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Digitalisation & Technologies

Developing a Sustainable Future

Brian Chinappi, Partner, Head of Real Estate, Actis, Hong Kong

Actis portfolio company, Ditto data centre, Seoul, South Korea

Actis’ approach to real estate investment centres on developing and repositioning assets that enable the new economy. For Actis, the “new economy” refers to segments of the economy where growth is driven by several global themes: digitalisation – innovation and the adoption of new technology, climate transition and the need to decarbonise the built environment, supply chain transformation driven by diversifying manufacturing locations and changing consumer preferences, and the increased importance of health and wellbeing arising from growing middle classes, ageing populations and longer life expectancy.

Thematic Opportunity

These global themes are well documented and are common to markets around the world, both developed and developing. However, what is unique about the markets where Actis is focused – notably in Asia
– is that these themes are more strongly underpinned by a series of secular trends.

Actis has identified four secular trends in particular – which we refer to as “the four Ds”:


Urbanisation, middle class growth and, more importantly, the densification of wealth in cities.

Both the positive and negative impacts of digitalisation on the use of and need for real estate.

Shortage of stock, obsolescence of stock and/or a mismatch between end users’ needs and affordability.

From institutional investors, increasingly domestic ones, who are seeking stable, long-term cash flows from real estate assets.

Collectively, these regional secular trends are accentuating the global themes in our markets. This provides investment opportunities within new economy real estate that are more robust, more resilient and more scalable in much of Asia.

The intersection of these global themes and regional secular trends directs our focus to four main property sectors: logistics and industrial, new generation offices (tailored towards affordability and the high sustainability criteria which are attractive to new economy tenants), Lifesciences, and data centres.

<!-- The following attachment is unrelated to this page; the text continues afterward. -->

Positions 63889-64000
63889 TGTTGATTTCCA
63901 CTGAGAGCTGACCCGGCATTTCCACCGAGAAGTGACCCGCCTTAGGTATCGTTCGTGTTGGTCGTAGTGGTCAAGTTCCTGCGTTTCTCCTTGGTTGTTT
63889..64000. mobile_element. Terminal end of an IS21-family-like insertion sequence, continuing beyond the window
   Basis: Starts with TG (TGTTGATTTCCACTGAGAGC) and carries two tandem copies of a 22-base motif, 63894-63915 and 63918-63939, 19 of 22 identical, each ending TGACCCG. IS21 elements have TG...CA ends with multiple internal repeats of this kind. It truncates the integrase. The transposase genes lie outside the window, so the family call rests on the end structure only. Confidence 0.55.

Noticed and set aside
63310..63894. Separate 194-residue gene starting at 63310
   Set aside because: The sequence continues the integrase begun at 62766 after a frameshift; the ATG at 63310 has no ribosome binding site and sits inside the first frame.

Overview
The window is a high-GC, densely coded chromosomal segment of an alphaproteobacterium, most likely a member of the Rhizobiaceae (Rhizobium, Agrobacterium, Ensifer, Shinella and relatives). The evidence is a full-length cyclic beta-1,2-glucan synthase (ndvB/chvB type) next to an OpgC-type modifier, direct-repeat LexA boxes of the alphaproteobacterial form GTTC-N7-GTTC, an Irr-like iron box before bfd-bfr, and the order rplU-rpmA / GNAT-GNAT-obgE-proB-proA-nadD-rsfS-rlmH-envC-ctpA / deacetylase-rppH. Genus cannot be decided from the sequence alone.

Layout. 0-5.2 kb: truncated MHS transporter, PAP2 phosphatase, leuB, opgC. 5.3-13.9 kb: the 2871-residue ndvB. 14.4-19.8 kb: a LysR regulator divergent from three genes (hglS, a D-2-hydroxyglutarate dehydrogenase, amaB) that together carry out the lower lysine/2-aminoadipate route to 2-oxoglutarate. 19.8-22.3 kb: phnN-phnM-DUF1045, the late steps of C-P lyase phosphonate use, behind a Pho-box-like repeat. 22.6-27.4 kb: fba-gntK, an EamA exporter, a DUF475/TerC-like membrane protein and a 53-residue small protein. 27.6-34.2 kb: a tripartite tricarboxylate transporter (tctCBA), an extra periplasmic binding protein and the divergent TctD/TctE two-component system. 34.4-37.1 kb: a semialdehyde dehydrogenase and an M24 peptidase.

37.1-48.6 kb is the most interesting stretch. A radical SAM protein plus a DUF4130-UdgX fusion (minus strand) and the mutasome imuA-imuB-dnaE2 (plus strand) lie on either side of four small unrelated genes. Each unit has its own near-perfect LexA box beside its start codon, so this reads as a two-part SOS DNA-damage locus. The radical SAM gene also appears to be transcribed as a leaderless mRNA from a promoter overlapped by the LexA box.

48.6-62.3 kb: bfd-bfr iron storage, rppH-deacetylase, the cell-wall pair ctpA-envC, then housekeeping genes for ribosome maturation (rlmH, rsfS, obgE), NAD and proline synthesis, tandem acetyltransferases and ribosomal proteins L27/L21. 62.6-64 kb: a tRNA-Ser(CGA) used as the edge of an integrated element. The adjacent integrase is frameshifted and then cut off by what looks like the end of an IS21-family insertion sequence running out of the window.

How this works in practice is best demonstrated through opportunities where we are currently investing. One example is data centres where, globally, demand is being driven by digitalisation, innovation and the adoption of new technology. In Asia, this demand is further enhanced by all four of the secular demand trends. Demographic shifts and digital disruption in the region are leading to a surge in mobile connectivity, with digital content and enterprises moving to the cloud. There is a significant shortage of supply – there are simply not enough data centres of the necessary scale, specification and sustainability requirements to meet this increased demand. As a result, the data centres we build are able to generate the resilient and long-term income desired by institutional investors.

Another example is our Lifesciences platform in India which is supported by three of the global themes: digitalisation and the increased importance on health and wellbeing are driving the end user demand for facillities and supply chain transformation means India can harness offshoring and outsourcing of Lifescience operations from other countries. Several of the secular trends further enhance these themes – most significantly deficient supply and demand for yield. At present, there are insufficient facilities for Lifesciences operations to expand within India. The sector has traditionally been owner- occupied, but the growth prospects are now making this both inefficient and unviable. Once developed, the long-term income these facilities can generate is attractive to yield-seeking institutional investors.

40% of annual global CO2 emissions is generated from the built environment
64.2 Zettabytes of data created in 2020
6% rental premium is commanded by office buildings with sustainability certifications

Building Sustainably

Our commitment to sustainability is embedded in every investment we make – whether it be data centres in Korea, Lifesciences in India, or any of our new economy real estate investments globally. At Actis, sustainability is not a check-the-box exercise, but is grounded in the fundamental belief that real estate must be sustainable to attract demand and generate income over the long term and thereby maximise and maintain its value. As our corporate strapline holds: ‘Values Drive Value’.

At the outset of any investment opportunity, we conduct a comprehensive sustainability review to determine what initiatives are necessary to achieve market requirements, end-user requirements and Actis’ own ambitions. This review considers both short and long term implications of each of the proposed initiatives, including the extent to which an initiative is permitted in a market and/or requires us to push new boundaries with local regulators and/or contractors. For example, in Korea, our experience has taught us that deploying more meaningful /renewable power, novel solar facades or the use of green concrete will require further education of both the building regulators and contractors. In India, we already have the ability to wheel power through the grid as the key to delivering clean energy to urban developments. This provides the opportunity to deliver Net Zero aligned developments and we anticipate that other regulators and utilities will follow suit across our markets. The variability in pace and approach to sustainability across our markets places a premium on deep local market expertise.